- If there are no signs of damage, properly reconnect all the cables into the correct ports.
- If your display has multiple input sources, make sure it’s using the correct one.
- Finally, it’s also possible that the monitor itself is the issue. Once again, you’ll need a second monitor to test this.
POST / Beep Codes
Your computer uses POST and beep codes to signal various hardware issues to you. For instance, a double beep indicates a GPU error, 3 beeps indicate a memory issue, and 5 beeps indicate a processor problem.
Using these signals, you can identify the exact problem and troubleshoot it accordingly. POST codes vary according to the manufacturer, so we recommend checking your motherboard manufacturer’s support site for further details on what a specific code means.
Check Faulty Components
The POST / Beep codes will generally indicate what the issue is. But in case they don’t, you’ll have to figure out the faulty one manually. Here’s how you can do so:
- First of all, if you see the motherboard LEDs blinking but the PC doesn’t startup properly, the power button on your case itself could be damaged. To confirm this, you can use the onboard power button or the power switch header pins on the motherboard.
- If the power button is fine, then the issue with some of the other components. To test this, only keep the components required for a startup test and remove everything else from the system. This includes your HDDs and GPU as well.
- First, test the RAM. Remove all the sticks if you haven’t already. Insert one stick into a slot and test if the PC powers on. If it powers on, both the stick and slot are good. Use this stick to test the other slots as well. If all the slots are good, test the remaining RAM sticks as well.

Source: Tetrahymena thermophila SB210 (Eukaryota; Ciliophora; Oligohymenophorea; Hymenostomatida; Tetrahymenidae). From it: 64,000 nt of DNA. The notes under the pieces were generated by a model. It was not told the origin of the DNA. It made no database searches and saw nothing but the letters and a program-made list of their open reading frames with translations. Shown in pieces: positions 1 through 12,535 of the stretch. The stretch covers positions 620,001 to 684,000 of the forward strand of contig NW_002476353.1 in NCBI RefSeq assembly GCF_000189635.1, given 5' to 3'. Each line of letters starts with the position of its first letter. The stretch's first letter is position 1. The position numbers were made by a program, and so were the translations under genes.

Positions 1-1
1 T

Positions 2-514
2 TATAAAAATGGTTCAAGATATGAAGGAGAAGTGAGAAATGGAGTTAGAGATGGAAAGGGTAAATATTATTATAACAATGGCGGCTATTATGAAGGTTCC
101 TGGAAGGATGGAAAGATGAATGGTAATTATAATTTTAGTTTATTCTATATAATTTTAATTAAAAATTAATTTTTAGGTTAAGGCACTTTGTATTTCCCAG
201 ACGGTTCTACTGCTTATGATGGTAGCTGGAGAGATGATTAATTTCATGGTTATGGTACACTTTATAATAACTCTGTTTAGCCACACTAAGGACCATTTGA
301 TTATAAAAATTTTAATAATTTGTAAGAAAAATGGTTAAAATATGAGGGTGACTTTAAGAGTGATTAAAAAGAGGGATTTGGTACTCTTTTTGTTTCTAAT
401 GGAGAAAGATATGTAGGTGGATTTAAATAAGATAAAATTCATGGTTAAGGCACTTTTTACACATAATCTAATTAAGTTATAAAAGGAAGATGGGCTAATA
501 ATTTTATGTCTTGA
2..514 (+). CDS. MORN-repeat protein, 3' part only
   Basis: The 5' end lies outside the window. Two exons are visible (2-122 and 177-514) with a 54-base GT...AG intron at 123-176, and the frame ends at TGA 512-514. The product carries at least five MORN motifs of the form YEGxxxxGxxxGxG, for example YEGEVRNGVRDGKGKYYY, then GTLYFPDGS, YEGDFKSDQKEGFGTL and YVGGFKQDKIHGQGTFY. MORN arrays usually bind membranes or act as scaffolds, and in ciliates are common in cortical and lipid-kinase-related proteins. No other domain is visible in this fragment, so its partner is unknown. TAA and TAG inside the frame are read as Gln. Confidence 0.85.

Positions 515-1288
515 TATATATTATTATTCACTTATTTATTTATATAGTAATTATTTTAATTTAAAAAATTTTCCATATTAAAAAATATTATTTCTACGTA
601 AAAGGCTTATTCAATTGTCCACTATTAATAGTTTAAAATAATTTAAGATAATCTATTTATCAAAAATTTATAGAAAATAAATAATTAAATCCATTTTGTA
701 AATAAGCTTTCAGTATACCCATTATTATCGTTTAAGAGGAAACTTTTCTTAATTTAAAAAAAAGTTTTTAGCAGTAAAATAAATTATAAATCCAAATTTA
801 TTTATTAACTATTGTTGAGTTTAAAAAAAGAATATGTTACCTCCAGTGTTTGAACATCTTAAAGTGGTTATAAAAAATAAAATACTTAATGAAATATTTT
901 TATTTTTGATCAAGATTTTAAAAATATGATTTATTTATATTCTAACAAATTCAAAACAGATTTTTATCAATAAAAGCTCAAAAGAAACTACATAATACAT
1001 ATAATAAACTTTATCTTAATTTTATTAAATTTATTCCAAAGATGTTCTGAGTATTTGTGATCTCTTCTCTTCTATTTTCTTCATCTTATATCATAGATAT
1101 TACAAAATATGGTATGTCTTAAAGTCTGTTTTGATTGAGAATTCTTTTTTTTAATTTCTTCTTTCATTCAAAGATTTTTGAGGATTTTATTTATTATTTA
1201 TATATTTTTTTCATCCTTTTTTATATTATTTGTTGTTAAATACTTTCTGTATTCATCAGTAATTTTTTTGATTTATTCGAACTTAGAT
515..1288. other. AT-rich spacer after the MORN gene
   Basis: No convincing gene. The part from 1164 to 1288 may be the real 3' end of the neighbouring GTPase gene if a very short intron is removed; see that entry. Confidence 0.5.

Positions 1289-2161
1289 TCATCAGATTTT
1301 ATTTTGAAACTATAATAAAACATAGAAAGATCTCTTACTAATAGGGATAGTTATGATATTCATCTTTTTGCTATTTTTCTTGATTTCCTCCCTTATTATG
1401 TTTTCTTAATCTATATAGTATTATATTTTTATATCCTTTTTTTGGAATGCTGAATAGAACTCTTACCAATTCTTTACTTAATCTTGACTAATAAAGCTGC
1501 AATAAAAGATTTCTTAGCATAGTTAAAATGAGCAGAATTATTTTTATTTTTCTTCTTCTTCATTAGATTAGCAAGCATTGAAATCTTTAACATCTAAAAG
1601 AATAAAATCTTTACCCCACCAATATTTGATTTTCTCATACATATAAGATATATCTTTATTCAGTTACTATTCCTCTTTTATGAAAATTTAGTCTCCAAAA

- If all the memory modules worked fine, reconnect the GPU and try to power up. If it works, reconnect the HDD and so on. Continue with this until you figure out the problematic component.
How to Fix BSODs, Freezing, and Booting Issues?
The final scenario is that the PC powers on but doesn’t startup properly due to booting issues. This could mean BSODs, the PC could be perpetually stuck in a restart loop, or stuck in BIOS or Startup settings, and similar errors.
If you encounter a specific error, such as Bootmgr is missing during startup, you can look up that error message online and troubleshoot it accordingly. We have numerous articles that deal with booting errors on our website. We highly recommend giving them a read as they will be helpful for resolving the error you’re facing, as well as any subsequent ones.
If your PC is stuck in the BIOS, resetting the BIOS to defaults generally helps. An easy way to do so is by removing the CMOS battery.
Computers also often get stuck in restart loops. In such cases, the PC should boot to the recovery environment after three failed boot-ups in a row. Once you’re in the environment window, you can use the tools available there to troubleshoot the issue. We recommend using them in the following order: Startup repair > Safe Mode > System Restore.
In case you’re not able to restore your PC to a working state, you may have to use System Image Recovery or reset the PC entirely. In rare cases, even resetting the PC may not be enough if the issue is particularly severe. In such scenarios, you can use a bootable media to recover your files and perform a clean install.
Finally, if you’re unable to boot properly due to a BSOD, the solutions detailed in the sections above will be generally helpful for this as well. However, to fix the issue at its root, it’s best to note the STOP code (ex. BAD_POOL_CALLER) and look it up online.
We have articles about fixing BSODs in general, as well as ones that deal with specific STOP codes on our site. Once again, we recommend giving those a read for detailed instructions to fix the specific BSOD in your case.